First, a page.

WEST, Texas -- Hundreds in the town of West will gather Thursday night to mark the one year anniversary of the devastating fertilizer plant explosion that claimed 15 lives and left the community with scars that may take several more years to heal.
The Thursday night event called “West 4-17 Forever Forward” will take place at the West Fair and Rodeo Grounds. The anniversary observance will include a moment of silence at 7:51 p.m. – the exact time of the blast one year ago.
But West business owner Bryan Anderson and his son Kaden will not be there. The explosion survivors say it will be too difficult an experience to relive. They were in Anderson’s pickup truck the night of the fire at the fertilizer plant, watching it from N. Reagan Street near West Intermediate School. But then – the explosion.
“It blew us across the road. The glass and debris and airbags,” he said.
The blast shattered every window and showered them with glass shards and other debris coming from the plant and from nearby homes and apartments also ravaged by the massive explosion.
“He (Kaden) can’t see and he’s screaming, ‘Are we dead, are we dead?’ And I reach and grab him and say if we are we’re both dead because I don’t know.”
They both survived. But like the devastated town they still live in they are both still scarred. Anderson says his son is still frightened by any loud noise and attends therapy sessions at least once a week.
A year later dozens of homes have been rebuilt, more are under construction, the demolished West Rest Haven nursing home is now being rebuilt and money has been secured to help rebuild West High and Middle Schools. But dozens of lots are still vacant, their owners waiting for enough assistance to start over.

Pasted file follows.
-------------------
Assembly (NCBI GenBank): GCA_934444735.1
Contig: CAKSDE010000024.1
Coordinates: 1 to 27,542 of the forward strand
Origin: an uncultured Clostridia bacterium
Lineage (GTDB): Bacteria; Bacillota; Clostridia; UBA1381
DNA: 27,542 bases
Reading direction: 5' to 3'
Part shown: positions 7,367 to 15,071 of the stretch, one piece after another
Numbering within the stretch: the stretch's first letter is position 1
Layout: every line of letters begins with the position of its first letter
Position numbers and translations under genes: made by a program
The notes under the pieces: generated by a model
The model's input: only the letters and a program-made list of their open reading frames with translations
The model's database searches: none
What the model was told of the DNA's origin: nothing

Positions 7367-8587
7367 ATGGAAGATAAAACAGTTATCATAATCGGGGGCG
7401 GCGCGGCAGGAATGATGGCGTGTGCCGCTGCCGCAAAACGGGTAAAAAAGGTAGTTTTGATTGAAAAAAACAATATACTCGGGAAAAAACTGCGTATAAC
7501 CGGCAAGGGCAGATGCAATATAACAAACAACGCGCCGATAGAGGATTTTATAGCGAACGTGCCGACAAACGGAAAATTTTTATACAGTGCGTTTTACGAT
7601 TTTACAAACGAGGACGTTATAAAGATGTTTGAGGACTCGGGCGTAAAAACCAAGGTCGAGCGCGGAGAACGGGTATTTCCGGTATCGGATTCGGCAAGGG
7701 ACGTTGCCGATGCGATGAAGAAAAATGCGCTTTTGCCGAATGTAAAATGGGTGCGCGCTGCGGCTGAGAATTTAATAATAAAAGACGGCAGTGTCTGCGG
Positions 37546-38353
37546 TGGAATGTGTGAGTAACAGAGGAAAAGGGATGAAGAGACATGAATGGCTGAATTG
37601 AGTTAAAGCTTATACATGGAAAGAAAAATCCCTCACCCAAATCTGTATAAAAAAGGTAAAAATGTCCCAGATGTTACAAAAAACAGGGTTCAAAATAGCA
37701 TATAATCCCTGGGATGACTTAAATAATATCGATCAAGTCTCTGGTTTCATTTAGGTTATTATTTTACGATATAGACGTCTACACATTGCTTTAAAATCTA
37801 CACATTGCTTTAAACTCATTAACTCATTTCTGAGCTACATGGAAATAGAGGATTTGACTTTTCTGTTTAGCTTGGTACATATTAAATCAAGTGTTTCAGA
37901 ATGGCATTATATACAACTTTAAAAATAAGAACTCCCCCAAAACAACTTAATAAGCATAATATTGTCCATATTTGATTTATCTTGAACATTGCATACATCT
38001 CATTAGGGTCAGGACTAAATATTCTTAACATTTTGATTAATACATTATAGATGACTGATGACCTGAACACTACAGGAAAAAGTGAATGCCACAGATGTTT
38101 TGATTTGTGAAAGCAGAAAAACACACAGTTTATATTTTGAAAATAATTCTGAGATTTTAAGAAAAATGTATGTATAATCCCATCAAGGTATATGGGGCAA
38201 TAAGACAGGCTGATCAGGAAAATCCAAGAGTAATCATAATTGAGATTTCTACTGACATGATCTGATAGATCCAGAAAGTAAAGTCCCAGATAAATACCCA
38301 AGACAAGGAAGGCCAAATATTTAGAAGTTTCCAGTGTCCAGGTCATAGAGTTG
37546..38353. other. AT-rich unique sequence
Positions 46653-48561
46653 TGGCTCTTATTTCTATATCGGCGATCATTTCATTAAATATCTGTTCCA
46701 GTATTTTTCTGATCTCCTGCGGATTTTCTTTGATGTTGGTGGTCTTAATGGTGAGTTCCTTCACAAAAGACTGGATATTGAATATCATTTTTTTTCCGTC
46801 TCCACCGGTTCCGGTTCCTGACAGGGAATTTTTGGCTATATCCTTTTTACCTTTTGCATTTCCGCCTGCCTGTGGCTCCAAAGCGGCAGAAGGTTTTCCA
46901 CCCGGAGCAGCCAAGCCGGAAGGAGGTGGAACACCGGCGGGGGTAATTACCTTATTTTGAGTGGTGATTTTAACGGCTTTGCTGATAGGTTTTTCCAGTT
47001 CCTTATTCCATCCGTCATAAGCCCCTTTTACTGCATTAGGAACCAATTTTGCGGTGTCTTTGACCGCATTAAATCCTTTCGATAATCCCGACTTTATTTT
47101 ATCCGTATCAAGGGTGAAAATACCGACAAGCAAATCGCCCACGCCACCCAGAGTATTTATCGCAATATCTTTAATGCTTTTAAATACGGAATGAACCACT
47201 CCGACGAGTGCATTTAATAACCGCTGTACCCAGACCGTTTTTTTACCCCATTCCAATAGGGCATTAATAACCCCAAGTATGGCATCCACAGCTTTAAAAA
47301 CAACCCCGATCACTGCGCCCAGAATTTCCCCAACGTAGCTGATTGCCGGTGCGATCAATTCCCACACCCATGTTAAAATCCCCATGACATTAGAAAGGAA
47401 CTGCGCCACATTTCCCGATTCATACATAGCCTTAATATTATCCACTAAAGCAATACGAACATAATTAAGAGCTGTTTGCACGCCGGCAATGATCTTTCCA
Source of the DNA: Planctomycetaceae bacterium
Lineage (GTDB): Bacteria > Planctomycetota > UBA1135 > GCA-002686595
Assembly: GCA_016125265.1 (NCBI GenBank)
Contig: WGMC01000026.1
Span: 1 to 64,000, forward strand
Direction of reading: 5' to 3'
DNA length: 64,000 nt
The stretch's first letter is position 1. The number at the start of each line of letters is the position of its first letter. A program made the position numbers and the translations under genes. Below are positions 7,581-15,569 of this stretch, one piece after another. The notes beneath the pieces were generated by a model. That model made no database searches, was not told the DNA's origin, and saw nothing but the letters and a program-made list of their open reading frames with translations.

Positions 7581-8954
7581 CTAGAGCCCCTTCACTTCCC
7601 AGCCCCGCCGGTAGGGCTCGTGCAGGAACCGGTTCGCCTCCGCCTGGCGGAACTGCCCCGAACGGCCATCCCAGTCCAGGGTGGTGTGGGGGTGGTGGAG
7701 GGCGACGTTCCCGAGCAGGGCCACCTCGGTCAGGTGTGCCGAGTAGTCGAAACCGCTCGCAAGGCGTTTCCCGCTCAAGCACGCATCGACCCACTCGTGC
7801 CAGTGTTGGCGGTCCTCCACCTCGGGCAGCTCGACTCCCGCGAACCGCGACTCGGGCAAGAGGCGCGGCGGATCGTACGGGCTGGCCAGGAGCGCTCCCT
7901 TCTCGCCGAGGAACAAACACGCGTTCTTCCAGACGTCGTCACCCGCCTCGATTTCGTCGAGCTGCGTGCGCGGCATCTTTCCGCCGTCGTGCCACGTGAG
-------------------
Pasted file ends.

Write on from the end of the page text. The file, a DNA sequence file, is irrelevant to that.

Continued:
Bryan Anderson is one of those homeowners. The owner of West Pizza House is still renting a home. His house was declared a total loss and still sits as a pile of rubble on his lot next to I-35.
“Making progress but we’re not where we need to be,” said Anderson.
But in a town where flags still fly at half staff and where a tribute to the fallen firefighters is now a permanent part of the downtown fire station, West residents, with their physical and emotional scars, talk about moving forward.
“It’ll never be the same,” said Anderson. “But every time I really do get down I think of all the people that have it way worse than me. I’ve got a bunch of phone numbers in my phone that I can’t call anymore, and I could be one of those. Kaden could be one of those.”
KHOU will have extensive coverage throughout all newscasts Thursday as West looks back on the tragedy and pledges to move “forever forward.”